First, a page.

There are multiple tweets by Jeremy Crawford, that the alchemical procedure is the only way to have the simulacrum regain hit points, and this is not a case where he is inconsistent. There is this tweet:

Q: Can the creature created by Simulacrum be healed by spells?

A: To restore hit points to a simulacrum, you must use the costly alchemical procedure mentioned in the spell.

He does not make any exception, not even for Wish. Gandalfmeansme found yet another tweet asking about hit dice explicitly where Jeremy again confirms:

Q: Is the intent of Simulacrum that it can be healed through magic,hit die/resting,or ONLY through the alchemical process?

A: The intent is that the simulacrum (PH, 276) can be healed only by the alchemical process.

Designer intent: use features once and then nevermore

Additional tweets by Jeremy state that simulacrum cannot regain spent features.

The creation is meant to be unable to regain use of any of its features that it expends (RAI)

In a followup he suggested there may be errata to this effect in the future and that

A simulacrum is meant to lose efficacy over time, essentially running out of juice, until only at-will abilities remain.

You could argue that regaining hit dice is such a not-at-will ability, and thereby it should be possible to use the hit dice the simulacrum got during its creation at least once, during a short or long rest.

However, since specific overrules general, then the specific, explicit ruling about hit points overrides the more general one about using up features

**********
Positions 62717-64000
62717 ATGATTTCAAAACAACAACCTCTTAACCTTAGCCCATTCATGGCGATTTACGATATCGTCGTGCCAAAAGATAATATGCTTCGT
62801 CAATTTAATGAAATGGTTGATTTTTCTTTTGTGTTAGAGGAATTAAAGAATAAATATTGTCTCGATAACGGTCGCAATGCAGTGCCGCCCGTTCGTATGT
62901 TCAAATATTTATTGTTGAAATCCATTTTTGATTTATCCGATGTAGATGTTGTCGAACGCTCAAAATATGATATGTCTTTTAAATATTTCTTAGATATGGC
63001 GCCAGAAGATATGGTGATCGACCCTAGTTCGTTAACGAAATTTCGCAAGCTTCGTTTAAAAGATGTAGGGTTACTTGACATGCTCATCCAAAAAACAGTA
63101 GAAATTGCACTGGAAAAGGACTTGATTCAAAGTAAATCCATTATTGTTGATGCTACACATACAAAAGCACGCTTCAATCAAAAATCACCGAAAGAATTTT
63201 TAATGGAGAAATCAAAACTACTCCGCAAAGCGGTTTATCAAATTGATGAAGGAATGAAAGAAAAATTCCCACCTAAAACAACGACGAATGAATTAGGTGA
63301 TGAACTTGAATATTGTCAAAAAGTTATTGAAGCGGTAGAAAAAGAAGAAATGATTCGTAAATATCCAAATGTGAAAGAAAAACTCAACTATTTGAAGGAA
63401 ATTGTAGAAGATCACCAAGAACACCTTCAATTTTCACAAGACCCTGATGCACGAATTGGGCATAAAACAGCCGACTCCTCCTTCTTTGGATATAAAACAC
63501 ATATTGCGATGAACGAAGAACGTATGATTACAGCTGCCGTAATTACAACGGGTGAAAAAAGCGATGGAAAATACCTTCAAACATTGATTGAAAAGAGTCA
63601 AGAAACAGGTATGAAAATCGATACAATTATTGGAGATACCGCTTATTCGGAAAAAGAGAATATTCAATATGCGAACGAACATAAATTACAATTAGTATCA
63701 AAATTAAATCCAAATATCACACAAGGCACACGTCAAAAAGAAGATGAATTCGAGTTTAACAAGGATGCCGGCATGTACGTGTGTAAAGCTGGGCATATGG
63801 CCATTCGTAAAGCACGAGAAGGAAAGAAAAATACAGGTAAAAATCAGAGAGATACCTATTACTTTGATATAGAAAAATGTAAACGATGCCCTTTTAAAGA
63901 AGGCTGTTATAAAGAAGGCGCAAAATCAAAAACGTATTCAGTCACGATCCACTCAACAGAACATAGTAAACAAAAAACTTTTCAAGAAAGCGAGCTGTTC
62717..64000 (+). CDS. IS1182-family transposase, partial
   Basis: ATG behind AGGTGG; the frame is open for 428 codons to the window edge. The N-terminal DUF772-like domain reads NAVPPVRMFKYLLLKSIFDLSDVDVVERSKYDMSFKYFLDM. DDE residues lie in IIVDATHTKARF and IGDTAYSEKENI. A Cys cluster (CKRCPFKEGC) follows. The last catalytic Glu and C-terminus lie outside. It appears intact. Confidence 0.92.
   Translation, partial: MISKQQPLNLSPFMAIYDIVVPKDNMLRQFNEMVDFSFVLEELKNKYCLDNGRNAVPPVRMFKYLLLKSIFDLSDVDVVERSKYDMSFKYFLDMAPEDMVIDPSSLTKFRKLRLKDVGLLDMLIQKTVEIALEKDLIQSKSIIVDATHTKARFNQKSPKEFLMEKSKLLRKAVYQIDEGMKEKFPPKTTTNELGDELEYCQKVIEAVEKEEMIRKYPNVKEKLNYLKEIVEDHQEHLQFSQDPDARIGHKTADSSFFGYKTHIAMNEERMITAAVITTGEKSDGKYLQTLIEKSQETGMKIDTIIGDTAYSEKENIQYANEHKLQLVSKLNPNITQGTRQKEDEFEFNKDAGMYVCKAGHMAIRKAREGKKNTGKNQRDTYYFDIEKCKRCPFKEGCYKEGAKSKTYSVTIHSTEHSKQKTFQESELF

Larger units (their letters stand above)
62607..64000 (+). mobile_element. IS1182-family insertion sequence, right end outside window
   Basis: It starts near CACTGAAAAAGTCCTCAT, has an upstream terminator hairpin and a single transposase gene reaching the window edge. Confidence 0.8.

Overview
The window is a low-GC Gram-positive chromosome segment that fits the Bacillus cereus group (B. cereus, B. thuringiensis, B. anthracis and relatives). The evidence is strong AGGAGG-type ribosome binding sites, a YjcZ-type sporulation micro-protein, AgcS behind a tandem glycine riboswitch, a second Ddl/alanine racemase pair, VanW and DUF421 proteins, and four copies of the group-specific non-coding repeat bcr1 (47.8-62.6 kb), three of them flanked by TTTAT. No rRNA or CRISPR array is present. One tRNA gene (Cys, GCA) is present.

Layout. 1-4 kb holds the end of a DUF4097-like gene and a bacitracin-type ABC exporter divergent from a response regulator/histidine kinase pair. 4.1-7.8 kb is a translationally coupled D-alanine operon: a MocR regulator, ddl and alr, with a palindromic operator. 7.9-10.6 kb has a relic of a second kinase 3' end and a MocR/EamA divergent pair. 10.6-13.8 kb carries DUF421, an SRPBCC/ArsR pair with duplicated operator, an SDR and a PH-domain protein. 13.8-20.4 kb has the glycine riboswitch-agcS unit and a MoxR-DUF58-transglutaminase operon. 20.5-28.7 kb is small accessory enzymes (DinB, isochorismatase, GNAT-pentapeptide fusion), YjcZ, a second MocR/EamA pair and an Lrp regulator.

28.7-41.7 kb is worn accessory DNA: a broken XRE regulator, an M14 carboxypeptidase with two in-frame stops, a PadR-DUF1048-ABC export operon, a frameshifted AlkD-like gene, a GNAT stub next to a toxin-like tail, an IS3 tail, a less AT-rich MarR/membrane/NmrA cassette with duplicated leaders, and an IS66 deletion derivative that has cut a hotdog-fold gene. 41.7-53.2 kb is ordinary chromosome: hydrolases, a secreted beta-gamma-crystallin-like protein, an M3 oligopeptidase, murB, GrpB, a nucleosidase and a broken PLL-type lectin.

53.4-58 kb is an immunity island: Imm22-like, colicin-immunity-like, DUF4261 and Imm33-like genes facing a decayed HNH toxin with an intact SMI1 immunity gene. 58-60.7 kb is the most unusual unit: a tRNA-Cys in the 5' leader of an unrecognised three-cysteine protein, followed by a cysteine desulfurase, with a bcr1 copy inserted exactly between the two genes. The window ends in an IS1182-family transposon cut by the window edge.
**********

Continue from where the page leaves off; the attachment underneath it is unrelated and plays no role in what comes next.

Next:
Jeremy's tweets are not official any more. You can of course decide to ignore his missives about designer intent, and rely only on what is written in the official rules.

Consider that Simulacrum is widely seen as a spell that is already broken, effectively doubling your spell slots and actions and providing unlimited ritual casting. I think it is wise to employ any reasonable restrictions.

You should clarify how this is handled with your DM.

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    \$\begingroup\$ Interesting, thanks! Although the spell is annoyingly obscure. If the intent were that it can ONLY be repaired, then it should say ONLY, darn it. Or "must" instead of "can". The plain English interpretation of that sentence, imho, is that lab repair is being added as an option. Since it is a construct, most healing spells already don't work. And . . . the whole point of my question, and I think I said it, was that I'm looking for guidance so that I CAN clarify it with my GM, from an informed point of view. Just saying. :) Thanks! \$\endgroup\$